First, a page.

At present, teachers in England and Wales are experiencing changes to their jobs and status more rapid than any most will remember. They can still (just about) claim to belong to the same profession. But they are increasingly grouped differently in terms of their performance. Those with ‘advanced’ skills, those who have cleared performance thresholds to win more pay, those on a ‘fast track to promotion’ work alongside others who have no privileged status. They are appraised via a range of criterion-based systems (including Ofsted inspection). They are publicly accountable to parents, peers and school governors. They are separated via targets and league-tables into those who match up to expectation and those who do not. They may be counselled on their shortcomings by ‘performance managers’. The policy of ‘outsourcing’ as a way of turning around failing Schools and local education authorities accelerates, so some teachers are, now, being guided by those whose educational credentials may be professionally dubious.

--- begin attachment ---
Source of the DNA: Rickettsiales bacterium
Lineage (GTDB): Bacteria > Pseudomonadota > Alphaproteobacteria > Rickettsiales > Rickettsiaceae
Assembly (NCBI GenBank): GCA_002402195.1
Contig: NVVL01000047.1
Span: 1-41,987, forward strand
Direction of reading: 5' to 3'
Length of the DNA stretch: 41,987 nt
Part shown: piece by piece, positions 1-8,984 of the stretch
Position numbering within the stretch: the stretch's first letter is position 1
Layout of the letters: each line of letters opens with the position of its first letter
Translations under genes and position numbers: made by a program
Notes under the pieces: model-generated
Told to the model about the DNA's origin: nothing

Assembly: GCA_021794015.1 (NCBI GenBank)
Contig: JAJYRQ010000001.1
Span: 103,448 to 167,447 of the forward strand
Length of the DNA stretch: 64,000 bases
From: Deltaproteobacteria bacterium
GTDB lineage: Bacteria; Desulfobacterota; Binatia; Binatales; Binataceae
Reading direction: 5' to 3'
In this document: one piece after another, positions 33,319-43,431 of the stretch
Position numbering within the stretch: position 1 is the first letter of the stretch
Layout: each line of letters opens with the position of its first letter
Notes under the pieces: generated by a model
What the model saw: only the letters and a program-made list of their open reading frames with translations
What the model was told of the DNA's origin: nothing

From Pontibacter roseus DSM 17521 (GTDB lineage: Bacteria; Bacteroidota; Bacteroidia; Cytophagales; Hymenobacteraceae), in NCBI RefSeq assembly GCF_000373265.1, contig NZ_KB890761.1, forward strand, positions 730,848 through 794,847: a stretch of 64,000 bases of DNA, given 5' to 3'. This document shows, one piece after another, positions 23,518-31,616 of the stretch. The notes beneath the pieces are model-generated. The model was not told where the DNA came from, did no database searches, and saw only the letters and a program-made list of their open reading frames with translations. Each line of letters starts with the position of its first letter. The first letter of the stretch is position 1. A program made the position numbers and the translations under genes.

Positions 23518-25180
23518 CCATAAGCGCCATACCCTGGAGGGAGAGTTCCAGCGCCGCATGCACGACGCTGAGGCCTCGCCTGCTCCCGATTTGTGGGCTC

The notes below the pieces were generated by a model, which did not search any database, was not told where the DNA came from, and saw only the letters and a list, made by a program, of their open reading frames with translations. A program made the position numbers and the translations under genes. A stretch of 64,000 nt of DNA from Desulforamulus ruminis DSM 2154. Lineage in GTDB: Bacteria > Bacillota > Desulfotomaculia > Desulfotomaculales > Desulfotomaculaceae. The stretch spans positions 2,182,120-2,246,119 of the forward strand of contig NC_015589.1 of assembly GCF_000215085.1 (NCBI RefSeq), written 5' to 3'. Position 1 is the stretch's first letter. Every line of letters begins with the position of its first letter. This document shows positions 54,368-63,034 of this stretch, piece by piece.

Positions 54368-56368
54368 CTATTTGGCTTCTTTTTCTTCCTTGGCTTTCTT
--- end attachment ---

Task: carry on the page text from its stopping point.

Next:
Such ‘reforms’ (most introduced by the present government during its previous term of office) are all based on a belief that good teaching is a single, unitary process, to be agreed by practitioners, inspectors, appraisers, parents, governors, performance managers, private consultants and contractors or whoever. Despite inconsistencies built into the various assessment and appraisal systems presently used, reformers seem to take for granted that there are, to hand, sure-fire ways of separating the good from the bad, the advanced from the less advanced, those who satisfy expectation from those who do not. This assumption is named in the ensuing text, ‘the myth of the formula’. It is believed false. A single cohesive blueprint for checking any teacher’s performance, to which most professionals agree and which can be applied justly, cannot be devised. Educational and social scientific theory has always supported divergent models of good practice arising in settings which make comparative assessments between teachers and schools problematic. It is not that we cannot tell good from